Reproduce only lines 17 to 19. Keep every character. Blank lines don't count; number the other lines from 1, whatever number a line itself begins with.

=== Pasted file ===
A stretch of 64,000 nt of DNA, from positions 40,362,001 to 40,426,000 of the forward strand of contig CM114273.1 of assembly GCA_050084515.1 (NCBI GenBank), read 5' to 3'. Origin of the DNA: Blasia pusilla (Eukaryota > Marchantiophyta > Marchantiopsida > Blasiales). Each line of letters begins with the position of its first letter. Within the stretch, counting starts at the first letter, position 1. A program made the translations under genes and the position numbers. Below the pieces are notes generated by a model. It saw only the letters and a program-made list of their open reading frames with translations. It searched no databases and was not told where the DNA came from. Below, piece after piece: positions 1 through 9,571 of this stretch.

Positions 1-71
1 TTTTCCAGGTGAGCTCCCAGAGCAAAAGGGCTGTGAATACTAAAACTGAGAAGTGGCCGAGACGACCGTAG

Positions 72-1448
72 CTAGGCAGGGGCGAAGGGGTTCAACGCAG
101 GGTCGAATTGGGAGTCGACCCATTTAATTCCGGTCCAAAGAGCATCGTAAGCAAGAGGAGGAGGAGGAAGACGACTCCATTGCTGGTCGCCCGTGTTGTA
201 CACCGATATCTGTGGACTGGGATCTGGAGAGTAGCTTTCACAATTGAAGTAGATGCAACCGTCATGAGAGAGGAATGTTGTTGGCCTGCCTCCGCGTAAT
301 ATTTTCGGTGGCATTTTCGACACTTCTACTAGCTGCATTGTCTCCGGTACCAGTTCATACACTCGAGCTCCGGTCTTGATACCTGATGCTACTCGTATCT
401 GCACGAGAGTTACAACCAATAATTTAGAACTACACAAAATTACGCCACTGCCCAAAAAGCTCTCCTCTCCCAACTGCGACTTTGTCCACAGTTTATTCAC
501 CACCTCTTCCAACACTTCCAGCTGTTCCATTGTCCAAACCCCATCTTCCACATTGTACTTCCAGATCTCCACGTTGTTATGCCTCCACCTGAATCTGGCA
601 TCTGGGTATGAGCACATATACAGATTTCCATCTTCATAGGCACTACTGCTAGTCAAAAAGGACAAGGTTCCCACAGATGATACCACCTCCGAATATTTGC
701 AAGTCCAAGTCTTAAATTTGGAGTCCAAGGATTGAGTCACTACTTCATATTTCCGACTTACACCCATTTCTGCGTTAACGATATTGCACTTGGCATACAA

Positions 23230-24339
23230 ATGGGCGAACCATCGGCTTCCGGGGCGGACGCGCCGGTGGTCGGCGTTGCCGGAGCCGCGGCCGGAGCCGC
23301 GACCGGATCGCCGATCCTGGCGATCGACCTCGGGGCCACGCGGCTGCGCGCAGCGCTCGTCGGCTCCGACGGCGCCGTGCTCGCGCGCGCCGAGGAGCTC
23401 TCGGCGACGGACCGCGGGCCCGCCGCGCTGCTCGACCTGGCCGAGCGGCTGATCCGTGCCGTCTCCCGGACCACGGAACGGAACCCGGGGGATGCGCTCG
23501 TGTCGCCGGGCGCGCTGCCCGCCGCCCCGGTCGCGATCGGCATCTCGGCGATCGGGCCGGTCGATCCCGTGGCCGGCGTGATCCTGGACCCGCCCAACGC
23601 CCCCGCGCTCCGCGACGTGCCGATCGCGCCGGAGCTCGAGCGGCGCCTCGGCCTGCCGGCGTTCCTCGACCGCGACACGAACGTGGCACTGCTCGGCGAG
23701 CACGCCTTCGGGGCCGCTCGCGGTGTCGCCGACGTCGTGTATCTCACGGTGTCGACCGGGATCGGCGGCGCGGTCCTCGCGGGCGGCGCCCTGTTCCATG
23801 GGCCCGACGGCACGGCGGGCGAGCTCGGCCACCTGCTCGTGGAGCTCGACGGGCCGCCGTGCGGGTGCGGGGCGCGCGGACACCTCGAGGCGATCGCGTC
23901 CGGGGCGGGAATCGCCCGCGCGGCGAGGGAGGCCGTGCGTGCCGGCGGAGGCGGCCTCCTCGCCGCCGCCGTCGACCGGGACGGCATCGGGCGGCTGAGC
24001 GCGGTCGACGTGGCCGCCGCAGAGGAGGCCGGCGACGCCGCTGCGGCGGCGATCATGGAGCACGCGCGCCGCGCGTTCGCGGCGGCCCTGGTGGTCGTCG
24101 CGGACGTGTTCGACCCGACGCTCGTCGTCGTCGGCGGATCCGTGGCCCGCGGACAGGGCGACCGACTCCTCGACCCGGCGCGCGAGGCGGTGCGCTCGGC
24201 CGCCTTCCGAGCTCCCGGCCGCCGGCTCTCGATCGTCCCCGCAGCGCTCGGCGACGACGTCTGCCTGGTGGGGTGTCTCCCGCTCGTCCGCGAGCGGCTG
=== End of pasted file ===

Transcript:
23501 TGTCGCCGGGCGCGCTGCCCGCCGCCCCGGTCGCGATCGGCATCTCGGCGATCGGGCCGGTCGATCCCGTGGCCGGCGTGATCCTGGACCCGCCCAACGC
23601 CCCCGCGCTCCGCGACGTGCCGATCGCGCCGGAGCTCGAGCGGCGCCTCGGCCTGCCGGCGTTCCTCGACCGCGACACGAACGTGGCACTGCTCGGCGAG
23701 CACGCCTTCGGGGCCGCTCGCGGTGTCGCCGACGTCGTGTATCTCACGGTGTCGACCGGGATCGGCGGCGCGGTCCTCGCGGGCGGCGCCCTGTTCCATG